Molds form characteristic deposits, or mold, on the surface of the soil, plant debris, and various food products – bread, boiled vegetables, fruits. Molds include white mold mucor (about 60 species) and gray mold (250 species).
If the bread is left in a warm, humid place for several days, a white fluffy coating appears on it, which darkens after a while. This is a saprophyte mold fungus.
This mushroom often settles also on fruits, vegetables, horse manure. Its mycelium is one overgrown and branched cell with many nuclei. It permeates the bread and sucks nutrients out of it.
Mucor propagates by scraps of mycelium or spores. At the ends of the mycelium filaments emerging on the surface of the bread, round heads (sporangia) with spores develop. After the spores mature, the heads burst and the spores are carried by the wind. Once in favorable conditions, they germinate and form new mucor myceliums.
Some types of mucor (Chinese mukor) are used in Asian countries as a ferment in the manufacture of food, for example, soy cheese. Mukoric mushrooms are also used to combat insect pests. Mucor often grows on feed, food, causing spoilage – mold. Sometimes mucor causes diseases of animals and humans.
Other molds also settle on food and soil. One of them is penicillus.
The mycelium of penicillus, in contrast to the mycelium of mucor, consists of branching filaments, divided by partitions into cells.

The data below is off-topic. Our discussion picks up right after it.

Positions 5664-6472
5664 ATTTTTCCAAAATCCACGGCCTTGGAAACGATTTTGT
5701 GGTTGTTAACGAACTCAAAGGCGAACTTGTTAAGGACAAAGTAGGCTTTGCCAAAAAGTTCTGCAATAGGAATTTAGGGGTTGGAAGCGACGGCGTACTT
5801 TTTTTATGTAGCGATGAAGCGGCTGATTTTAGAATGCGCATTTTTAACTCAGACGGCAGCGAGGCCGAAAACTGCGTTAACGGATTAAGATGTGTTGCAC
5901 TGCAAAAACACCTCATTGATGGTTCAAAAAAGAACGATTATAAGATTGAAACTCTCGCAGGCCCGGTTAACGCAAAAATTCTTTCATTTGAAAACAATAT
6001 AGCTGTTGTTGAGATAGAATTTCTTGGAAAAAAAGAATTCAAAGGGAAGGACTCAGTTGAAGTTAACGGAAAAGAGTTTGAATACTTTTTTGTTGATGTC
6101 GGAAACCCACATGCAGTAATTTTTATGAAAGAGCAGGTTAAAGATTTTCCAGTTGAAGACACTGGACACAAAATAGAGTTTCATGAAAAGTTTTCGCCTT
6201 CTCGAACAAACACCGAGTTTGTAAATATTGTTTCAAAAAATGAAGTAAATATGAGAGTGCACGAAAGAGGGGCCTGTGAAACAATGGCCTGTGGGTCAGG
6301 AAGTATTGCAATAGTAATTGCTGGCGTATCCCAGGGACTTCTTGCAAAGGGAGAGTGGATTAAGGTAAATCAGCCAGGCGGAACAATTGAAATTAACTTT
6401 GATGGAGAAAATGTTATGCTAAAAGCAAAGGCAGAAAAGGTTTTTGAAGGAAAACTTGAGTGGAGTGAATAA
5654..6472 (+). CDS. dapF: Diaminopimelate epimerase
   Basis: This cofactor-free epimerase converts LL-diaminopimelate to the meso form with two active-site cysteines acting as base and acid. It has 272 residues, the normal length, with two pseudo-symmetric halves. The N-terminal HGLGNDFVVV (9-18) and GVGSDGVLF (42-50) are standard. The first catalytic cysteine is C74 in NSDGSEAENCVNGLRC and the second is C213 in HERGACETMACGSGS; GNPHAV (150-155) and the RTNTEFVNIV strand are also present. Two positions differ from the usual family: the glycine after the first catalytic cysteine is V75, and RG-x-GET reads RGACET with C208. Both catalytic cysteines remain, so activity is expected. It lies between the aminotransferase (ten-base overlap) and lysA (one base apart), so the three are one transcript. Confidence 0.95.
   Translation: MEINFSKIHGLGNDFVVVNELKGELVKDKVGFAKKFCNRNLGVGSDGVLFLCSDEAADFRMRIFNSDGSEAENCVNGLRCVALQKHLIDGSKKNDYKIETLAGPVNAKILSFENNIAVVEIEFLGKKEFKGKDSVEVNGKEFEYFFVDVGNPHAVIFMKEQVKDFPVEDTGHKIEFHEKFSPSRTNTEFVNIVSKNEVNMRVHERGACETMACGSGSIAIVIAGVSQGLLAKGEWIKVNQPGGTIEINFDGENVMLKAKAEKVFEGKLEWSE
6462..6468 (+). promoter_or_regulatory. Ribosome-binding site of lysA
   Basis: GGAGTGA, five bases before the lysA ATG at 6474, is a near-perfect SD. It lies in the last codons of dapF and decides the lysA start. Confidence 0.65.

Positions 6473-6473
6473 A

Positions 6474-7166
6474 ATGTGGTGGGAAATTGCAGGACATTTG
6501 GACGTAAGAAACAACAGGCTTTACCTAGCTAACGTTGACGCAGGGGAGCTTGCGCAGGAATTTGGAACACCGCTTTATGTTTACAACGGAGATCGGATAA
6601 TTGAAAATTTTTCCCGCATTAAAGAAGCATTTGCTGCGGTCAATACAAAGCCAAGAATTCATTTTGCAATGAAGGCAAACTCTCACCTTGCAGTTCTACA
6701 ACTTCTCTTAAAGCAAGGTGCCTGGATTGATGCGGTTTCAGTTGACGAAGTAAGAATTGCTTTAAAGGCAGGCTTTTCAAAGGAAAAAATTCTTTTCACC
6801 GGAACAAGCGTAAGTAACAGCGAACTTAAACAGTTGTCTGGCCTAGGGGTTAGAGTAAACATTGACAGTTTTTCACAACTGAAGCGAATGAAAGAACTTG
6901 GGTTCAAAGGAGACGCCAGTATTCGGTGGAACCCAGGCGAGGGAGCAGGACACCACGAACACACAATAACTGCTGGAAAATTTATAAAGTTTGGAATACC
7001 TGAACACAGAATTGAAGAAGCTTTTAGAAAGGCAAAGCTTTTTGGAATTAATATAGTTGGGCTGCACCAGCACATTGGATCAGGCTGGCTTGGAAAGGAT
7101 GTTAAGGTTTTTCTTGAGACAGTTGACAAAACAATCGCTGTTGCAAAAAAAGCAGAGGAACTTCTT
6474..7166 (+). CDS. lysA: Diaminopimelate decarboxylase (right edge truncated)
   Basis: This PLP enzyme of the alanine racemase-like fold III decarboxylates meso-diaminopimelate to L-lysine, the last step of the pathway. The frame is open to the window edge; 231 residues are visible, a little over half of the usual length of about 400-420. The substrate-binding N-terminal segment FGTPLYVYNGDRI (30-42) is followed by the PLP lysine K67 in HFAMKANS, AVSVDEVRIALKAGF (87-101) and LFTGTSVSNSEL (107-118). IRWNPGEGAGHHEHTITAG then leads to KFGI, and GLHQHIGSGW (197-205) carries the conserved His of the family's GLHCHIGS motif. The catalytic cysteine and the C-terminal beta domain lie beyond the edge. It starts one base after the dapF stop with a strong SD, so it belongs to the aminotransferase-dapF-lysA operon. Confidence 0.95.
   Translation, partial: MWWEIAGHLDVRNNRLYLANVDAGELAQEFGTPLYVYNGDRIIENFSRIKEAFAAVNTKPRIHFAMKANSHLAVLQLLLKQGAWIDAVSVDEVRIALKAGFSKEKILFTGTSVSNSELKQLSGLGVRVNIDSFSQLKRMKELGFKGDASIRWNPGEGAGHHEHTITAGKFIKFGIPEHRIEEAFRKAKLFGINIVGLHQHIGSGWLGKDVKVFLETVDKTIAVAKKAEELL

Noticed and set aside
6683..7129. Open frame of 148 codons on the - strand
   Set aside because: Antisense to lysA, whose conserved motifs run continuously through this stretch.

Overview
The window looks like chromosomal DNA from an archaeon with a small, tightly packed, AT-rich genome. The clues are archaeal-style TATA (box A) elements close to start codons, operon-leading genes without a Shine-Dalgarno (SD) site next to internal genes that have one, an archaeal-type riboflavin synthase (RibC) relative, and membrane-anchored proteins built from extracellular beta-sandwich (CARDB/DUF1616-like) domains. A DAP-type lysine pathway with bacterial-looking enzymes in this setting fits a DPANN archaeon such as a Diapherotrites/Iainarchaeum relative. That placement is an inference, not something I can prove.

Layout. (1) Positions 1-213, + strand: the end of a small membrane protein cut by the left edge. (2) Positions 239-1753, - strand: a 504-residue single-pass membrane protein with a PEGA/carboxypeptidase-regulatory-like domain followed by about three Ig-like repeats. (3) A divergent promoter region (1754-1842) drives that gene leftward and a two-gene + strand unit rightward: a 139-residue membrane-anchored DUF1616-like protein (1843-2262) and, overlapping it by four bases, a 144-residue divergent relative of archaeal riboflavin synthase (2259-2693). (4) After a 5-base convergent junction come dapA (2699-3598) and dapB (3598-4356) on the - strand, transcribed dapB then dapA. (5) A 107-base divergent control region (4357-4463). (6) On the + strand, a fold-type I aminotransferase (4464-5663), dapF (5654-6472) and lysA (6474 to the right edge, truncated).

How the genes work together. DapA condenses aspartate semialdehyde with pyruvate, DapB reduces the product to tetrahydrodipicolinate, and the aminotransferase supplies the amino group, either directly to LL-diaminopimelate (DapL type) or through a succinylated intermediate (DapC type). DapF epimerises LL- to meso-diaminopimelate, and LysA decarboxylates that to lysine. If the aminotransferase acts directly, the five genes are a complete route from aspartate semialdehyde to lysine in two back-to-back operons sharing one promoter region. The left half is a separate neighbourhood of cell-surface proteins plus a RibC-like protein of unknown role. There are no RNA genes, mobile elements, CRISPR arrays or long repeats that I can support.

Penicillum spores are not located in the heads, as in mucor, but at the ends of some mycelium filaments in small brushes.
Penicill has been of great help to mankind in the development of medicine. At the beginning of the XX century. scientists have found that disease-causing bacteria are killed in the presence of the green mold – penicillus. Since then, the drug produced from this mushroom – penicillin – has become the most important antibiotic, the use of which has saved millions of lives. It still helps to successfully fight many infectious diseases.
Other valuable medicines are also obtained from molds, which make it possible to fight not only bacteria, but also pathogenic fungi and pathogenic amoebas (parasitic on humans).
Unicellular and mold fungi are of particular importance in soil formation, participating in the mineralization of organic matter and in the formation of humus. They can even process fiber (cellulose cell wall) of plants. The number of such fungi in the soil is huge, so their role in nature is great. They recycle organic matter present in the soil, ensuring its fertility.